Release Date: April 13,2020
Vanguard Brewpub Making Hand Sanitizer
Like several other owners of distilleries in the area, Randy Thomas decided when the pandemic came to Hampton Roads to start making one of the hardest-to-find products — hand sanitizer.
After all, he already knew how to make liquor.
His Vanguard Brewpub & Distillery in downtown Hampton has been at it for two weeks, but now he has a new problem — finding the ingredients.
“It’s not like we are buying a shipping container of raw goods. Every day, I have a new challenge," Thomas said. "I am running low on spray bottles. I have product, but I don’t have bottles. In a couple of days, my challenge is going to be (getting) isopropyl alcohol.”
That was Tuesday’s problem. On Wednesday, the company sold what it made and so the challenge again was looking for more spray bottles.
“Until I can get supply chains that are reliable, I can’t, I just don’t know ... what’s happening until that next day,” he said.
Thomas also needs hydrogen peroxide and glycerol. Hunting for the best deals online is a moving target in terms of prices ― every day, he watches the rules of economics play out on his computer screen.
“You have a supplier that has given you a certain amount of stuff today, and you call them tomorrow and you can’t get it for two weeks. So, you go online and look, and you find another source and it’s way more expensive,” he said. "... you got to figure out, do I bite the bullet and buy that and continue to make it and ... drive my costs way out of whack?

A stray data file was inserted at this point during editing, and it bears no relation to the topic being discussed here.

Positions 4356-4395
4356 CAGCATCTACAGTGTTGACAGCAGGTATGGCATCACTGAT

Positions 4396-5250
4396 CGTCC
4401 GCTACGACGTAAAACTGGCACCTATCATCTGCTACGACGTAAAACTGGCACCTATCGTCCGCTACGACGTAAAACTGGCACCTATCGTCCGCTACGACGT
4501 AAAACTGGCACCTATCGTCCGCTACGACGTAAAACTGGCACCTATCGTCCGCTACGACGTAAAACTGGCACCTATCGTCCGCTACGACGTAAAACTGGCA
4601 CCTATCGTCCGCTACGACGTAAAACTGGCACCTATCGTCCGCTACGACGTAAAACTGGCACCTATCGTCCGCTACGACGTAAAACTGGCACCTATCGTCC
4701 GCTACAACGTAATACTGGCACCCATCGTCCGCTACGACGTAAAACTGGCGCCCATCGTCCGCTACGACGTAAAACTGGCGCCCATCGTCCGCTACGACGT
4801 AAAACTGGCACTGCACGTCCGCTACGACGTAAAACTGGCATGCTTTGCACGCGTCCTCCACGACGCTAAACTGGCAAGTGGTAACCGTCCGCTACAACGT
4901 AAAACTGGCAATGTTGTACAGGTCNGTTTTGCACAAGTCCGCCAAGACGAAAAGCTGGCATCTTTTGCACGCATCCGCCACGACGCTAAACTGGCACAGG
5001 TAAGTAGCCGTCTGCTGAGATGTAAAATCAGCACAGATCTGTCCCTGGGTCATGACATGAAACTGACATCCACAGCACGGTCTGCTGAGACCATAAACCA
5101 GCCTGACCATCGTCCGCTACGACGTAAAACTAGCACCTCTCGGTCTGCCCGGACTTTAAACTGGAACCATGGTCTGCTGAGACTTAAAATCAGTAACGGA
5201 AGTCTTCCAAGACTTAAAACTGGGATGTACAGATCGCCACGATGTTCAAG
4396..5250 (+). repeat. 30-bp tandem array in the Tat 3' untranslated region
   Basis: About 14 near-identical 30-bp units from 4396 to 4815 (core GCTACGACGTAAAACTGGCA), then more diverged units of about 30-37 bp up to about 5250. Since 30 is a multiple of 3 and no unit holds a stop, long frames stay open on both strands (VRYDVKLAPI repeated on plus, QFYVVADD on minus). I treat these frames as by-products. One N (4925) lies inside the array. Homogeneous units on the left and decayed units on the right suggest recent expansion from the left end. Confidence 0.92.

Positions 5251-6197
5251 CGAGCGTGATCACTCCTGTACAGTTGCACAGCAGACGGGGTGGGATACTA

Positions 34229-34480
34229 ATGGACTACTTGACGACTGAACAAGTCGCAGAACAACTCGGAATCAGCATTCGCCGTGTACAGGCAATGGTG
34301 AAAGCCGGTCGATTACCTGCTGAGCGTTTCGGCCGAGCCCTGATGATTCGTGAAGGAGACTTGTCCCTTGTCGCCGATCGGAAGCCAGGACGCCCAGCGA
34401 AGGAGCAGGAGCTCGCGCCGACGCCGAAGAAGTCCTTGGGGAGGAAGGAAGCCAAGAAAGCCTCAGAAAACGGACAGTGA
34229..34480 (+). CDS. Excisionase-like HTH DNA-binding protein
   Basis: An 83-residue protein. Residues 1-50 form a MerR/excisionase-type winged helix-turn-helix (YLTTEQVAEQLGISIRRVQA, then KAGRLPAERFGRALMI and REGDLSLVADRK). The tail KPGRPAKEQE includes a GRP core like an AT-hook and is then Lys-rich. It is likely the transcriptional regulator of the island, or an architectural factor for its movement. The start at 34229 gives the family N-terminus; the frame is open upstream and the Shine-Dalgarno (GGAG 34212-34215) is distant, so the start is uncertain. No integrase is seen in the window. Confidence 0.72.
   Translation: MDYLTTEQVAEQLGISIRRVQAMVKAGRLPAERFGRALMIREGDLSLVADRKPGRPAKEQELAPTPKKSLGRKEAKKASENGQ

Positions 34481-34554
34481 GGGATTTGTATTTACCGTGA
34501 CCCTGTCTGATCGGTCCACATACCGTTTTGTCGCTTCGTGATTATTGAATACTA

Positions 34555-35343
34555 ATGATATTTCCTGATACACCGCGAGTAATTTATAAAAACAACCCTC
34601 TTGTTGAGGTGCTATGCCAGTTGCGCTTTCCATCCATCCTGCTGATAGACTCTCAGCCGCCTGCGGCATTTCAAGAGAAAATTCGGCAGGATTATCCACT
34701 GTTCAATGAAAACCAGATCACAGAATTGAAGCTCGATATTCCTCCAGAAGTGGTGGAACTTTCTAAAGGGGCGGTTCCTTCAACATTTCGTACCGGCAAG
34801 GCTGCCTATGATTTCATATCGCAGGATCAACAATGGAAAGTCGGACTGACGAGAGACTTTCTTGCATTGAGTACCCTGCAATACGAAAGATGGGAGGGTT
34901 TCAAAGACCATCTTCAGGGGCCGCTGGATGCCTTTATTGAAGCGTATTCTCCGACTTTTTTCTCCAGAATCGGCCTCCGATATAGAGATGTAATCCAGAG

“Everything is becoming more valuable," Thomas said. "Spray bottles that were under a dollar (weeks ago) at 76 cents … in the course of three days, it’s gone up to $1.19.”
Making the hand sanitizer — last seen on most store shelves late January — has cut into his more lucrative core business. Thomas converts ethanol reserved to make the bourbon, gin or vodka he’d would normally produce.
“We had bourbon ready to go ... the raw spirit that was getting ready to go into barrels, was sitting in a stainless-steel tank. That volume of alcohol would have netted me in two years ... about $26,000 worth of bourbon,” he said. “We are giving up a significant amount of revenue and future product.”
So far this week, Vanguard has made some 275 gallons of hand sanitizer.
Thomas is looking for new avenues to improve manufacturing capabilities. Vanguard is working with owners from Ironclad Distillery, in neighboring Newport News to secure bulk raw materials.
“We are constantly helping each other out," he said. “(Ironclad) was buying plastic containers and I found bulk hydrogen peroxide. We are helping each other to bulk-source the ingredients. We are trying to achieve the same.”
Kara King, a co-owner at Ironclad, said she spent part of Thursday morning hunting down glycerol. She ultimately drove to Virginia Beach to fetch the haul, then drop off some to Vanguard, before heading back to her shop at 124 23rd Street.
“The hand sanitizer business is booming but sourcing all the ingredients to get is a wild goose chase. There is a shortage of everything,” King said. “It’s worth it because it’s something that we can do for the community.”
Ironclad mainly sells in bulk to businesses. The company also donates supplies to hospitals, first responders, hospices and other organizations that really need it, King said.
For now, Thomas is selling his hand sanitizer outside his restaurant at 504 N. King Street, in various sizes, but he also is looking at other channels.
With a strong ready-made market, Thomas already has secured orders with the Naval Medical Center in Portsmouth, Langley Air Force Base Hospital, Hampton VA Medical Center and other medical facilities, he said.
“It’s kind of my only source of revenue. It’s definitely a commitment once people expect you to have it," Thomas said. "Until there’s no need for hand sanitizer, or they open up and let us go back to our normal course of business, I’m going to keep doing it.”
Lisa Vernon Sparks, 757-247-4832, email@example.com